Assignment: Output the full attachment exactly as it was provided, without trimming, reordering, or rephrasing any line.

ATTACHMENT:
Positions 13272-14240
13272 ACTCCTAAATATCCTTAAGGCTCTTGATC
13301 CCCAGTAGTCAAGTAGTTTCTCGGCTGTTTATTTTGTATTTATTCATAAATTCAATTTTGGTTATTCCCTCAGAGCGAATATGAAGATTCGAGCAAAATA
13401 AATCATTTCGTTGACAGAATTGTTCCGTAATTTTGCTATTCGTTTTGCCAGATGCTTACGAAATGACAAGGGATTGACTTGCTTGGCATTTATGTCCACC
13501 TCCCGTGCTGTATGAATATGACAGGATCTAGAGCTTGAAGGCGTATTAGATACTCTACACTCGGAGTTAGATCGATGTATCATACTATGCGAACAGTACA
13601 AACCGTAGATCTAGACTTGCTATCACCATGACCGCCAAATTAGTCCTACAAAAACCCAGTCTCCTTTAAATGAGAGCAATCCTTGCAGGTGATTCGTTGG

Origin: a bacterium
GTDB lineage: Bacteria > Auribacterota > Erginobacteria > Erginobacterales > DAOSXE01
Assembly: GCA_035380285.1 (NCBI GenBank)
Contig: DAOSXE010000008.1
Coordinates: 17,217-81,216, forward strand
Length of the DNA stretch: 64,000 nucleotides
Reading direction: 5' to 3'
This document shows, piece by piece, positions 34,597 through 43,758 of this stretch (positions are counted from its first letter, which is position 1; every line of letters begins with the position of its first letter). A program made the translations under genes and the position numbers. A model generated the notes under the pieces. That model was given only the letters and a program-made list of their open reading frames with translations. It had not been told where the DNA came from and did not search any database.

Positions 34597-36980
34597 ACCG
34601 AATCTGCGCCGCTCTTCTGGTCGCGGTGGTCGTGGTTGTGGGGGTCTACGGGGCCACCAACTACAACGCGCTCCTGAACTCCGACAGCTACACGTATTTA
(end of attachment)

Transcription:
Positions 13272-14240
13272 ACTCCTAAATATCCTTAAGGCTCTTGATC
13301 CCCAGTAGTCAAGTAGTTTCTCGGCTGTTTATTTTGTATTTATTCATAAATTCAATTTTGGTTATTCCCTCAGAGCGAATATGAAGATTCGAGCAAAATA
13401 AATCATTTCGTTGACAGAATTGTTCCGTAATTTTGCTATTCGTTTTGCCAGATGCTTACGAAATGACAAGGGATTGACTTGCTTGGCATTTATGTCCACC
13501 TCCCGTGCTGTATGAATATGACAGGATCTAGAGCTTGAAGGCGTATTAGATACTCTACACTCGGAGTTAGATCGATGTATCATACTATGCGAACAGTACA
13601 AACCGTAGATCTAGACTTGCTATCACCATGACCGCCAAATTAGTCCTACAAAAACCCAGTCTCCTTTAAATGAGAGCAATCCTTGCAGGTGATTCGTTGG

Origin: a bacterium
GTDB lineage: Bacteria > Auribacterota > Erginobacteria > Erginobacterales > DAOSXE01
Assembly: GCA_035380285.1 (NCBI GenBank)
Contig: DAOSXE010000008.1
Coordinates: 17,217-81,216, forward strand
Length of the DNA stretch: 64,000 nucleotides
Reading direction: 5' to 3'
This document shows, piece by piece, positions 34,597 through 43,758 of this stretch (positions are counted from its first letter, which is position 1; every line of letters begins with the position of its first letter). A program made the translations under genes and the position numbers. A model generated the notes under the pieces. That model was given only the letters and a program-made list of their open reading frames with translations. It had not been told where the DNA came from and did not search any database.

Positions 34597-36980
34597 ACCG
34601 AATCTGCGCCGCTCTTCTGGTCGCGGTGGTCGTGGTTGTGGGGGTCTACGGGGCCACCAACTACAACGCGCTCCTGAACTCCGACAGCTACACGTATTTA